The intestine is that portion of the gastrointestinal tract that lies between the stomach and the anus. The intestine comprises two parts: small intestine and large intestine. Here, let's focus on the small intestine.
Small Intestine Anatomy
The small intestine stretches from the stomach to the beginning of the large intestine. It measures over 6 meters (20 feet) in length and is coiled in the central portion of the abdominal cavity.
However, despite the 6 meter length, the small intestine's surface area is not adequate to absorb all body nutrients required by the body, as it is narrow in width. Thus, the small intestine features myriads of microscopic folds, which increase the surface area available for absorption.
The inner walls of the small intestine (jejunum) are made up of two kinds of folds called plicae circulares and rugae. The rugae permit extra tissue for the small intestine to contract and distend when needed. The plicae circulares are fixed structures located on the intestinal wall that again comprise two structures called villi and microvilli.
These two structures are frond-like protrusions working together to maximize surface area for absorption. Blood vessels present in the villi are responsible for the transportation of nutrients absorbed by the surface cells. 'Mucosa' the inner lining of small intestine features three kinds of cells: epithelial cells, endocrine cells and secretory cells.
Moreover, the 6 meter long small intestine is divided into three distinct zones: duodenum (25 cm long), jejunum (2.5 m long) and ilium (3.5 m long). However, the difference in anatomical structure is not very evident, as the structural differences are microscopic. Nevertheless, each part is associated with a specific function.
What is the Function of the Small Intestine?
As far as the main function of small intestine is concerned, it is the part where the 'most extensive part of digestion' occurs. The large intestine is most responsible for absorption of water and excretion of solid wastes, thus, works more towards dealing with the bulk and its removal from the body.
Since the large intestine deals with bulk, it is shorter and wider, while the small intestine's narrow width corresponds to the absorption and digestion process carried out.
Food ingested via the mouth enters the stomach and is allowed to enter the duodenum, by a muscle called pyloric sphincter. The ingested food is then pushed through the small intestine by a muscular-wavelike process called peristalsis.
Most of the chemical digestion takes place in the small intestine (duodenum). In fact, the duodenum is only responsible for digestion of food and not absorption. The pancreas secretes digestive enzymes, which enter the small intestine via the pancreatic duct.
Moreover, the pancreas also releases bicarbonate into the small intestine under the influence of hormone secretin, to neutralize potentially deleterious acids coming from the stomach. The major classes of nutrients undergoing digestion in the small intestine are carbohydrates, proteins and lipids.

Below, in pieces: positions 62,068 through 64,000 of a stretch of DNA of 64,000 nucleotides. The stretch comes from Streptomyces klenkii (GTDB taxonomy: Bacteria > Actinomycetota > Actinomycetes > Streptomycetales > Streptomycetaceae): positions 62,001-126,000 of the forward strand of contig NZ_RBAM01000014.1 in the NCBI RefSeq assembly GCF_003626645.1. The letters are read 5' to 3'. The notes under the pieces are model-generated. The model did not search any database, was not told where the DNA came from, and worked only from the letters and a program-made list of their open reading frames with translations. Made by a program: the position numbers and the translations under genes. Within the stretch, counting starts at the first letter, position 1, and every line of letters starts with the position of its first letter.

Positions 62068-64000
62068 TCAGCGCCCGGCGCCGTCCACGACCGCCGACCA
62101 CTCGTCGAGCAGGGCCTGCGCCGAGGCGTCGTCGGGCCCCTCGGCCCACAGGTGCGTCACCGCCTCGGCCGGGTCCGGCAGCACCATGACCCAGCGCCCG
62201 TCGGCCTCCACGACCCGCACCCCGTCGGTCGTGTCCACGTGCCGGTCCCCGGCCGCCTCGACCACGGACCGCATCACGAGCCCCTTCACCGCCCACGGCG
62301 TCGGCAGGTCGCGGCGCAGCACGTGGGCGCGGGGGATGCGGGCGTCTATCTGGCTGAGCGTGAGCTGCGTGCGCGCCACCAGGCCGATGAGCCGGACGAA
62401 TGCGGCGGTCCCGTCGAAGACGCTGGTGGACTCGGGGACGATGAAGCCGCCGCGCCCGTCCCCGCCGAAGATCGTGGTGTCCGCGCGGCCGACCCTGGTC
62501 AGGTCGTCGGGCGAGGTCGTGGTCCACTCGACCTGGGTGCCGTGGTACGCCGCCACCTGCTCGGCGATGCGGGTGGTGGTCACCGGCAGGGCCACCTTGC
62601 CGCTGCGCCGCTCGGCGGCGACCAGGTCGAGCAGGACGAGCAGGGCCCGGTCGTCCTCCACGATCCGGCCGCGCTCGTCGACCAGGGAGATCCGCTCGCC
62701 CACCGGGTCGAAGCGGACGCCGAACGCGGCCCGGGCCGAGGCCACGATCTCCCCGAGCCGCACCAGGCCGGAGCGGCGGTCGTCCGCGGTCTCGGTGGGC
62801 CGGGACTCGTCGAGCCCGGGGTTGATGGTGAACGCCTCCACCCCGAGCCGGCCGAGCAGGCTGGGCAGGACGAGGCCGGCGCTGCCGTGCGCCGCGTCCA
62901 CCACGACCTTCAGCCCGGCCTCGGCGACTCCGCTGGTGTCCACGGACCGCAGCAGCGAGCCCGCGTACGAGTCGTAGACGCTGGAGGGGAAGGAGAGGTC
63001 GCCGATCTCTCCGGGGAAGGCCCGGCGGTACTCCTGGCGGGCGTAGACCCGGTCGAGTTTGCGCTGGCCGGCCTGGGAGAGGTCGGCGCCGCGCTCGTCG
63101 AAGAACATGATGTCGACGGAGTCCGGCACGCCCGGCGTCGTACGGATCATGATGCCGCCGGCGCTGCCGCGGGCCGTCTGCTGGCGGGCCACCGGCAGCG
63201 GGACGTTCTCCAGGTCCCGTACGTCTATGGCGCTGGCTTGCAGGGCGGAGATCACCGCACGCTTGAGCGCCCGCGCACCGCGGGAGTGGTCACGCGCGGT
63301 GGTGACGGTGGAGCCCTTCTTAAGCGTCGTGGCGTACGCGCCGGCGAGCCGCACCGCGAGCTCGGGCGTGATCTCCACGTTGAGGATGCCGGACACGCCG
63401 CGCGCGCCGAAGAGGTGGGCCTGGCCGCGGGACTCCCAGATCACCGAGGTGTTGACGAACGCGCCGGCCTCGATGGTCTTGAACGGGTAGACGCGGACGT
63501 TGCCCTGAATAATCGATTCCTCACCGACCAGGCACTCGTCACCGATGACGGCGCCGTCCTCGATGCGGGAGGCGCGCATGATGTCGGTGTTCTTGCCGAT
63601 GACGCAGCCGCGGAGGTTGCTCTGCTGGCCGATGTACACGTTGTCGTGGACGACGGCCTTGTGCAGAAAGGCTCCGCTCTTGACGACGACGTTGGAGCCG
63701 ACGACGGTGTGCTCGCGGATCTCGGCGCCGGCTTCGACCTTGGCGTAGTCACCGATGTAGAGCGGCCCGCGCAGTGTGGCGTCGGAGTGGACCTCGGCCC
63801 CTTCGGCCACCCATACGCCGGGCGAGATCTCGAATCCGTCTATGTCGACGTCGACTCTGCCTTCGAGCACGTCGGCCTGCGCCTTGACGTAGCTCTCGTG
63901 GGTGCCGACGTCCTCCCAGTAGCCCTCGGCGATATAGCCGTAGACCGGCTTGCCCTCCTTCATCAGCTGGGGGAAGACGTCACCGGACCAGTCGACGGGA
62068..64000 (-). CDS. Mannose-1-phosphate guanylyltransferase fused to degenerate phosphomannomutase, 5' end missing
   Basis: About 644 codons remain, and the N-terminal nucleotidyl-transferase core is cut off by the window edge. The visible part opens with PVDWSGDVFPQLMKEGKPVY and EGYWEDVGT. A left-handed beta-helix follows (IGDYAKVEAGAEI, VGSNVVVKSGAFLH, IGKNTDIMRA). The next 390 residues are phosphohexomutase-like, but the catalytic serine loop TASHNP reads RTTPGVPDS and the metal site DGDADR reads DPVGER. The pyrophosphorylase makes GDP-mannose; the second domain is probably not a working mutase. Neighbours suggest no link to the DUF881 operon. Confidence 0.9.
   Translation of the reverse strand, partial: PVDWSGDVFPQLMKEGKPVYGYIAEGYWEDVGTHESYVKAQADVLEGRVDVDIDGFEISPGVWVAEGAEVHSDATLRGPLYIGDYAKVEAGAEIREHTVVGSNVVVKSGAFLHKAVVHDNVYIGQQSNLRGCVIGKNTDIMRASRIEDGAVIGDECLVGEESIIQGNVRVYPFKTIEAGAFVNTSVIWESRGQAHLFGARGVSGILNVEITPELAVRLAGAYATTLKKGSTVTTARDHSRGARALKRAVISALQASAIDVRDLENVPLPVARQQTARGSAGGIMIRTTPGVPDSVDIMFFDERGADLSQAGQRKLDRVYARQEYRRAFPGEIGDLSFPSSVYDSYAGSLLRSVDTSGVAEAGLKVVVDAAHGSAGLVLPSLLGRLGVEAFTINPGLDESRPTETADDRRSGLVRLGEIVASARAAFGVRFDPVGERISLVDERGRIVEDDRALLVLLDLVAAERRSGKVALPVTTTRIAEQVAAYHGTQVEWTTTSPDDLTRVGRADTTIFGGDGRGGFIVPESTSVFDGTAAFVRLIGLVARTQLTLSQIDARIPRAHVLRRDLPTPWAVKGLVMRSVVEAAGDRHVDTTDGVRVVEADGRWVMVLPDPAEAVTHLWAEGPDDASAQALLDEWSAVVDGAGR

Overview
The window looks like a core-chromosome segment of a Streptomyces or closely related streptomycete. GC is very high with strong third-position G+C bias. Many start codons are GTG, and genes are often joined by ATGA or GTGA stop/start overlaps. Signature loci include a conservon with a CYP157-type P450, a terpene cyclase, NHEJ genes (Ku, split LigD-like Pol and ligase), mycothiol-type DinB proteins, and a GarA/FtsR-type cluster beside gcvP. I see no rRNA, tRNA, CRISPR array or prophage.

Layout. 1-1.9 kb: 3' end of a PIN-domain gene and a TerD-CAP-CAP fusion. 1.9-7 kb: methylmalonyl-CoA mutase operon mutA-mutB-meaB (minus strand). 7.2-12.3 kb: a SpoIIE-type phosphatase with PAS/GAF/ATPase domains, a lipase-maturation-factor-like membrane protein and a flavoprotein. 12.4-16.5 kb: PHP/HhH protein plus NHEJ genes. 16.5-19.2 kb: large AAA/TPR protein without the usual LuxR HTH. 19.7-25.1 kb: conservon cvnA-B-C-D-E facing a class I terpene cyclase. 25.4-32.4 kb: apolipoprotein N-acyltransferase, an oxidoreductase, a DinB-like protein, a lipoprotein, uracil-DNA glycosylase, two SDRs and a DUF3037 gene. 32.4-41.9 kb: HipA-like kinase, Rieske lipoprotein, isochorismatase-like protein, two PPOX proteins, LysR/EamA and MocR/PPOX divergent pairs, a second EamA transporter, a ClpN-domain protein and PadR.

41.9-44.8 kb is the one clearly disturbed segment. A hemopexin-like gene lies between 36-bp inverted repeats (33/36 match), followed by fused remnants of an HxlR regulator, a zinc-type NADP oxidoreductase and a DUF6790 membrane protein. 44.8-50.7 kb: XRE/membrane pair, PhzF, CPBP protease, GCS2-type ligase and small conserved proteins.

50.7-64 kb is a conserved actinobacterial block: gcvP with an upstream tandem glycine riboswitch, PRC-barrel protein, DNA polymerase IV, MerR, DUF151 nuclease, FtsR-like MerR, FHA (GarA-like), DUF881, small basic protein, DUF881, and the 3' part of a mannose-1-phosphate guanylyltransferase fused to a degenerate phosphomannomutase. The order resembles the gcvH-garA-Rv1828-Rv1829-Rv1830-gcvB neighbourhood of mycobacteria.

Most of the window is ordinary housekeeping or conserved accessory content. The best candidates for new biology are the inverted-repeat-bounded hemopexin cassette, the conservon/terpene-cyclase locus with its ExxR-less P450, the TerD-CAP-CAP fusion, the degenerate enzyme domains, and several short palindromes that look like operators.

In the small intestine, carbohydrates are broken down into simpler sugars (monosaccharides - glucose). For example, carbohydrates are degraded from oligosaccharides to monosaccharides by pancreatic amylase, after which two other enzymes: dextrinase and glucoamylase further break them down.
The gallbladder also releases bile into the duodenum, which is responsible for the breakdown of dietary fats, along with pancreatic lipase. Bile envelops the fat molecules and forms clumps known as micelles, which can be now absorbed by the cells lining the small intestine.
Proteins and peptides, on the other hand, are broken down into amino acids. The degradation of protein commences in the stomach and continues to take place in the small intestine.
Proteolytic enzymes secreted by the pancreas break down peptides into smaller peptides. Moreover, the pancreatic brush border enzyme called carboxypeptidase split one amino acid at a time. Pancreatic lipase degrades triglycerides into monoglycerides and free fatty acids.
Once the food has been digested, it is ready to pass into the blood vessels situated in the intestinal walls, by a process known as diffusion. Active, passive and facilitated diffusion of nutrients (including vitamins and minerals) takes place in the small intestine.
Moreover, the mucosal lining in the intestinal walls featuring plicae circulares and rugae absorb maximum nutrients as possible from the food that is passed through the small intestine.
The absorbed nutrients are then transported to different organs of the body, via blood vessels, wherein, they are used to build proteins and other substances required by the body. This process is known as assimilation.
Most of the nutrients are absorbed by the jejunum of the small intestine and nutrients not absorbed by the jejunum are absorbed by the ilium. The remaining undigested food is passed to the next part of the digestive system i.e. to the large intestine.
The small intestine function is quite intricate and interesting. The mentioned process was only a summary of all that the 6 feet convoluted tube in our abdominal cavity does.